by Esther Barthel, CTP, CUGC Women In Tech Lead Mentor
Our Women In Technology Mentorship Program has continued to grow and evolve over the past few years, and we’re proud of the mentees who have steadily worked on and achieved their professional development and technological goals throughout each mentorship class. After our webinar last spring with Eva Hélen, who spoke about the importance of breaking down gender bias in the workplace and in the mentorship process by adding men to the conversation, we realized that there may be a few men out there who’d like to participate as mentors in the program.
In that spirit, we’re excited to introduce three male mentors who have raised their hands to participate in our program as “mentors at large” – meaning they’ll step in to focus on specific goals set forth by the mentees. In addition to their skills, we also asked them about becoming involved in the mentoring program, and what being a mentor means to them.
So, without further ado…please welcome the newest members of our mentorship team:
Jim Moyle, CTP
Bio: Jim Moyle has been an infrastructure technologist with over two decades of passionate involvement in the IT industry. Over the last decade he has been a specialist in the Server Based Computing, application and desktop delivery sector. He has worked with many blue chip companies around the UK including being involved in the architecture and delivery of some of the largest Citrix deployments in Europe. As the Chief Technical Evangelist for FSLogix (now with Microsoft) he is responsible for the design and execution of many world class projects. He also enjoys speaking at various industry events such as E2EVC and Citrix Synergy and you can find him sharing knowledge on YouTube, twitter @jimmoyle and on GitHub.
Mentoring Focus: Presentation skills–Presenting to your peers, stepping up from customer presentations
What drew you to help out with the CUGC WIT program? I saw Eva Hélen speak (@ehelen), and she was inspiring about how it’s not just women who can support women in tech. I really wanted to get more involved. You can see her original program here: https://youtu.be/rwbH_ww41AA
What do you enjoy most about mentoring? It gives me an opportunity to reflect on my own skills and practices, as trying to teach skills inevitably exposes gaps in your own skill set that you didn’t realise were there. Mentees also bring a wealth of knowledge on topics not part of my core skill set, so the learning is always a two-way thing.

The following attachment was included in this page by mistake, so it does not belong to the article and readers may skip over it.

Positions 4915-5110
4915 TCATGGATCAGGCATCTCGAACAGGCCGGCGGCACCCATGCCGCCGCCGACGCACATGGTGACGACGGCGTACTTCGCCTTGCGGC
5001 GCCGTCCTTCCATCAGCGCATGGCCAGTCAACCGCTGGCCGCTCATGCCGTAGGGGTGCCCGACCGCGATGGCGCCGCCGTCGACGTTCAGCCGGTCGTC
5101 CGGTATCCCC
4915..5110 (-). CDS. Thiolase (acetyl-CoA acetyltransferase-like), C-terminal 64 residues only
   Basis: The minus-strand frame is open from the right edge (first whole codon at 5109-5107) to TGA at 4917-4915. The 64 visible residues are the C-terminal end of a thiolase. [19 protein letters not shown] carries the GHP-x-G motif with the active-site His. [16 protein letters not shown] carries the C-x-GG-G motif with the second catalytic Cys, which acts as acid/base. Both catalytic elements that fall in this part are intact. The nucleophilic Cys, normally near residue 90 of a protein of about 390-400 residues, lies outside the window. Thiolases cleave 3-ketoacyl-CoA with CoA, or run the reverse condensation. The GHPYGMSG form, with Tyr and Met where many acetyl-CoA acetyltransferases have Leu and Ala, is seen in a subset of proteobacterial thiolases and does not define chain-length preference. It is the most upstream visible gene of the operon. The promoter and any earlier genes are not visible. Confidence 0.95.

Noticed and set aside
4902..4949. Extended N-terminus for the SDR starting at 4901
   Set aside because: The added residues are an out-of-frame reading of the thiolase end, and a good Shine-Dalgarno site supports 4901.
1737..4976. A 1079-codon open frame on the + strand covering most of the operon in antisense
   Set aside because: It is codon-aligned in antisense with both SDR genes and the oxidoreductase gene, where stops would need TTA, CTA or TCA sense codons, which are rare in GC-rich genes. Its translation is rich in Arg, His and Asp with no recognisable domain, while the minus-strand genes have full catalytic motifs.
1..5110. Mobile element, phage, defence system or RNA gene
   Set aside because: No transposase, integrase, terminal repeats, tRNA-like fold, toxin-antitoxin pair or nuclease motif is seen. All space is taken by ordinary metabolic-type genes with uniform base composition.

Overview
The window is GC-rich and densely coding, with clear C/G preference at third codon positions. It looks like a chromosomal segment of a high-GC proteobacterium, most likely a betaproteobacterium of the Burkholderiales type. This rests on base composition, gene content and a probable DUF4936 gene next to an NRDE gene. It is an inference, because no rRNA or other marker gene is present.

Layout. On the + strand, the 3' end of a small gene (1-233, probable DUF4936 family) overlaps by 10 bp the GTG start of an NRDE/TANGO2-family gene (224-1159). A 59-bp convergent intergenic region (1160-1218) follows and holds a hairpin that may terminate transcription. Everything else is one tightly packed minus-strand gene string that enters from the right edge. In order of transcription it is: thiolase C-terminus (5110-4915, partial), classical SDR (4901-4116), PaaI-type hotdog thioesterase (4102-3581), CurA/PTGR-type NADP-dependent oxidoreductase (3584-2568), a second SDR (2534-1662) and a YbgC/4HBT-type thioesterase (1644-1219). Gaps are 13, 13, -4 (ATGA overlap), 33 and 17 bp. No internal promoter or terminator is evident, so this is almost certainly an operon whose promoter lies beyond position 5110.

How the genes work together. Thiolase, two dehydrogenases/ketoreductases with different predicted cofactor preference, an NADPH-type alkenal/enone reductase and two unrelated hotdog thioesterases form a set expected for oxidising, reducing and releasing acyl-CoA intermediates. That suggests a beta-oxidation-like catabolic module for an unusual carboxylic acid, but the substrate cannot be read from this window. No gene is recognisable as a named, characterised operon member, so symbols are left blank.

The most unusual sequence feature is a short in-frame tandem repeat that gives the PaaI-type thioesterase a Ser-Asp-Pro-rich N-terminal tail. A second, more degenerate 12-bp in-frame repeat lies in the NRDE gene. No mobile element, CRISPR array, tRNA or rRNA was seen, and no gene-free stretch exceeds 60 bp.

Mike Nelson, CTA
CUGC Content Working Group
Bio: Mike’s career in information technology spans more than three decades, involving a vast array of technologies and solutions. He has held roles in corporate management, architecture, and engineering to industry consulting which has provided him with a wide range of hands-on experience and solutions. He has been honored to receive the Microsoft MVP award, as well as being placed as a Microsoft Azure Advisor. He is also a Citrix Technology Advocate (CTA), and In addition, a VMware vExpert. Mike currently leads several user groups, including a Cloud user group and a VMware User Group (VMUG). Personally, Mike loves to mentor people interested in technology, and give presentations around the knowledge that he has and wants to share. He is always striving to learn more everyday.
Mentoring Focus: Becoming a community advocate and evangelist, which includes leveraging existing knowledge and always being open to obtaining new skills, being humble and tactful, building a personal brand, and overall people networking skills. I am also open to assisting with writing content, presentation building and speaking skills, and knowledge mentoring around all things cloud.
What drew you to help out with the CUGC WIT program? The global WIT organization is one that I have been involved with over the years and it is truly exciting to see the women leaders of the CUGC embed its values and mission into this incredible user group community. The willingness to support people, increase awareness, motivate, and share knowledge is not and should not be dependent on gender.